Dr. Mauricio Acuna
Dr. Elena Canga
Guest Editors

Manuscript Submission Information

Manuscripts should be submitted online at www.mdpi.com by registering and logging in to this website. Once you are registered, click here to go to the submission form. Manuscripts can be submitted until the deadline. All papers will be peer-reviewed. Accepted papers will be published continuously in the journal (as soon as accepted) and will be listed together on the special issue website. Research articles, review articles as well as short communications are invited. For planned papers, a title and short abstract (about 100 words) can be sent to the Editorial Office for announcement on this website.

Submitted manuscripts should not have been published previously, nor be under consideration for publication elsewhere (except conference proceedings papers). All manuscripts are thoroughly refereed through a single-blind peer-review process. A guide for authors and other relevant information for submission of manuscripts is available on the Instructions for Authors page. Forests is an international peer-reviewed open access monthly journal published by MDPI.

Please visit the Instructions for Authors page before submitting a manuscript. The Article Processing Charge (APC) for publication in this open access journal is 1800 CHF (Swiss Francs). Submitted papers should be well formatted and use good English. Authors may use MDPI's English editing service prior to publication or during author revisions.

Keywords

  • biomass
  • biofuels
  • supply chain optimisation
  • network design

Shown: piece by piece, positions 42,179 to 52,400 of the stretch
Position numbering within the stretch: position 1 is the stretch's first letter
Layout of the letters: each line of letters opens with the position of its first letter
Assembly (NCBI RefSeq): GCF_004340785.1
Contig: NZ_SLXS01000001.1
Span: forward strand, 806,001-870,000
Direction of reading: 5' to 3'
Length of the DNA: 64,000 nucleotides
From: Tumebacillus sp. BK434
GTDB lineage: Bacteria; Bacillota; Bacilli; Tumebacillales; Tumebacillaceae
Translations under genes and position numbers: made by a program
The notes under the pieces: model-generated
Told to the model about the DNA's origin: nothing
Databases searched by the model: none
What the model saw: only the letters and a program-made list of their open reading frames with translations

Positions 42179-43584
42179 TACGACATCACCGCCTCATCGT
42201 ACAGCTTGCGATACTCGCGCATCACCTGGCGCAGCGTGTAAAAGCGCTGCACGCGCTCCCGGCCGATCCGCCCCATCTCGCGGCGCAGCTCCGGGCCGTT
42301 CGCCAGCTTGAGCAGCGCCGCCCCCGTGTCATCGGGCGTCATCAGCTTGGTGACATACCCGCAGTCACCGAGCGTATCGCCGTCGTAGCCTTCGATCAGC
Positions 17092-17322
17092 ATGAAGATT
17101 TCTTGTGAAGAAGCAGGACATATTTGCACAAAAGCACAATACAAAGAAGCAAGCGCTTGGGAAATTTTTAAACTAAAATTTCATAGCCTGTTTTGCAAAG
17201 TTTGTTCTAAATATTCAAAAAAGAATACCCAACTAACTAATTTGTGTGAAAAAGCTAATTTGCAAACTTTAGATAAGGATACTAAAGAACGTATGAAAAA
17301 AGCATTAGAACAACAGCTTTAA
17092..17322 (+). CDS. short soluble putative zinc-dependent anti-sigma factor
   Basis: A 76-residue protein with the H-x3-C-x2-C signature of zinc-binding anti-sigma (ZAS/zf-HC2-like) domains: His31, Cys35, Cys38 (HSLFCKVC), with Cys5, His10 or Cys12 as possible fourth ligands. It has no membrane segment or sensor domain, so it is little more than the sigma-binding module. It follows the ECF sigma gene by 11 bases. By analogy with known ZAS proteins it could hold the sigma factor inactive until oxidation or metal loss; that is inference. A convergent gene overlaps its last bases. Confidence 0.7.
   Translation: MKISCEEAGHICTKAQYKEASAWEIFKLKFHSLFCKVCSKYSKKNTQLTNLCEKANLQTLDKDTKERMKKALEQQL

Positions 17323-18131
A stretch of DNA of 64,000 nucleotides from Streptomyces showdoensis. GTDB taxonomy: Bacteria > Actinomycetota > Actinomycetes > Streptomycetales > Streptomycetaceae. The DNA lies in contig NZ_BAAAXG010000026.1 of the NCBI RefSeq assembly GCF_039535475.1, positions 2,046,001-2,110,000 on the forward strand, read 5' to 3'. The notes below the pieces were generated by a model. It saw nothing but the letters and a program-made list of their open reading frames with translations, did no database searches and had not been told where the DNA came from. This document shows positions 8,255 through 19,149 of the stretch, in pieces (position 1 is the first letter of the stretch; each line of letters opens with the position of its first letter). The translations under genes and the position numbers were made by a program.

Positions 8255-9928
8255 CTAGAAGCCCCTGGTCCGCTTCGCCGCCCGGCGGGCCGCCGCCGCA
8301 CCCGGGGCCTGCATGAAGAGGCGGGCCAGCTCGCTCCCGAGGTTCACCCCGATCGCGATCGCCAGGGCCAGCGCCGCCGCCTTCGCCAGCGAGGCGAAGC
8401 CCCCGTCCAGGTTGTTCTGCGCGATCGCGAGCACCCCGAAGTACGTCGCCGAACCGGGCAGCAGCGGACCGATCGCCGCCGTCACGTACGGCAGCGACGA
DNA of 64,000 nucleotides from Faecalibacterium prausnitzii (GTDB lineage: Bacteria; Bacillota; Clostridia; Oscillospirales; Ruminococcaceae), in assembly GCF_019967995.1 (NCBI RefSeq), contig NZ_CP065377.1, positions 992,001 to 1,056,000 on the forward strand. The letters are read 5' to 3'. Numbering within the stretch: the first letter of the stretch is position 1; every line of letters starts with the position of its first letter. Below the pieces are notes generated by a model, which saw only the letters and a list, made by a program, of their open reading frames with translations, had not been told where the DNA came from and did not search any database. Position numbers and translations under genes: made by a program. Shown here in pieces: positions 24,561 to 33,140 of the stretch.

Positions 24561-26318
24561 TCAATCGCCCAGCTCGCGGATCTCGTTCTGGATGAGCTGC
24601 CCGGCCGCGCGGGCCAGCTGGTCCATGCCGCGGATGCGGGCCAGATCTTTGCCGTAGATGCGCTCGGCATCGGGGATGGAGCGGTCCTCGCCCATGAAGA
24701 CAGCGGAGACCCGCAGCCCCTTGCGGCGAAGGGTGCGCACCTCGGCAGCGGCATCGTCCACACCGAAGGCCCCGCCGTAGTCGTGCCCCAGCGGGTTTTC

• facility location
  • transport logistics
  • mathematical modelling
  • heuristics
  • metaheuristics
  • simulation

Published Papers (2 papers)

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Research

Open AccessArticle Productivity and Oil Content in Relation to Jatropha Fruit Ripening under Tropical Dry-Forest Conditions
Forests 2018, 9(10), 611; https://doi.org/10.3390/f9100611
Received: 27 August 2018 / Revised: 28 September 2018 / Accepted: 1 October 2018 / Published: 4 October 2018
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Abstract
Jatropha is promoted as a pro-poor bioenergy plant, while basic information about its productivity, age of maximum production, and oil content are missing. This study aims to determine the seed yield (dry weight) for three INIAP elite jatropha accessions, and to evaluate the [...] Read more.
Jatropha is promoted as a pro-poor bioenergy plant, while basic information about its productivity, age of maximum production, and oil content are missing. This study aims to determine the seed yield (dry weight) for three INIAP elite jatropha accessions, and to evaluate the changes in physical and chemical seed traits at the different fruit ripening stage in a split-plot design. Maximum seed production occurred four years after planting for the accessions CP041 and CP052, while for accession CP054, it occurred after the first year. CP041 was the most productive, with a mean of 316.46 g tree−1 year−1 (±76.50) over the 8-year study period. No significant differences in oil content were found among accessions, fruit ripening stage, and their respective interactions. Seed moisture content decreased drastically as the fruit ripening stage increased, from 40.5% ± 1.0% at fruit ripening stage 1 (greenish-yellow) down to 13.8% ± 0.4% at fruit ripening stage 4 (black-brown). No significant differences in seed weight were found among accessions, but it decreased as maturation progressed. Yellow fruits (stage 2) were the heaviest (62.4 g ± 1.5 g) and the black-brown fruits the lightest (44.3 g ± 1.9 g). The oil content (%) increased with seed weight up to the point of 58.3 g, but then decreased for heavier seeds. Full article